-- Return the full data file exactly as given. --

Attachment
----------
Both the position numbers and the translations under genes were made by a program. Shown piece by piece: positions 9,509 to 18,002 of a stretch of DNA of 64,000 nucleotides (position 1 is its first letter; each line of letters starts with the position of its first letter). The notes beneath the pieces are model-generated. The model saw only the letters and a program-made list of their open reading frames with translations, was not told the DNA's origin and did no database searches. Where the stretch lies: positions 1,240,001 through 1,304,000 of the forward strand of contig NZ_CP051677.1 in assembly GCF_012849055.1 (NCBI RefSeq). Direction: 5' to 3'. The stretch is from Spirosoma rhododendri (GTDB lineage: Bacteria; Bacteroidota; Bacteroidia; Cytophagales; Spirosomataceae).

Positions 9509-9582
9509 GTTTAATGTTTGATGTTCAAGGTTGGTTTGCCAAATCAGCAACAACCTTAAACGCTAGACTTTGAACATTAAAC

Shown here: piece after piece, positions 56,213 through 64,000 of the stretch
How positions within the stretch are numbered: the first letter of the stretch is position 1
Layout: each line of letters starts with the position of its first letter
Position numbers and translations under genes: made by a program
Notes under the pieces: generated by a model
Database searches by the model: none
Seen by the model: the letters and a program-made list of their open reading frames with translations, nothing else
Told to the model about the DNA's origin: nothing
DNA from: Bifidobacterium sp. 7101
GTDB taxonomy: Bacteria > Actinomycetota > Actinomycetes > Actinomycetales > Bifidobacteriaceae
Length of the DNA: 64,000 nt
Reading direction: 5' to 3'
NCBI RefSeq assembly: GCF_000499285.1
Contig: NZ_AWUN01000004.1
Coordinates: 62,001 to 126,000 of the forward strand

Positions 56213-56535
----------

Both the position numbers and the translations under genes were made by a program. Shown piece by piece: positions 9,509 to 18,002 of a stretch of DNA of 64,000 nucleotides (position 1 is its first letter; each line of letters starts with the position of its first letter). The notes beneath the pieces are model-generated. The model saw only the letters and a program-made list of their open reading frames with translations, was not told the DNA's origin and did no database searches. Where the stretch lies: positions 1,240,001 through 1,304,000 of the forward strand of contig NZ_CP051677.1 in assembly GCF_012849055.1 (NCBI RefSeq). Direction: 5' to 3'. The stretch is from Spirosoma rhododendri (GTDB lineage: Bacteria; Bacteroidota; Bacteroidia; Cytophagales; Spirosomataceae).

Positions 9509-9582
9509 GTTTAATGTTTGATGTTCAAGGTTGGTTTGCCAAATCAGCAACAACCTTAAACGCTAGACTTTGAACATTAAAC

Shown here: piece after piece, positions 56,213 through 64,000 of the stretch
How positions within the stretch are numbered: the first letter of the stretch is position 1
Layout: each line of letters starts with the position of its first letter
Position numbers and translations under genes: made by a program
Notes under the pieces: generated by a model
Database searches by the model: none
Seen by the model: the letters and a program-made list of their open reading frames with translations, nothing else
Told to the model about the DNA's origin: nothing
DNA from: Bifidobacterium sp. 7101
GTDB taxonomy: Bacteria > Actinomycetota > Actinomycetes > Actinomycetales > Bifidobacteriaceae
Length of the DNA: 64,000 nt
Reading direction: 5' to 3'
NCBI RefSeq assembly: GCF_000499285.1
Contig: NZ_AWUN01000004.1
Coordinates: 62,001 to 126,000 of the forward strand

Positions 56213-56535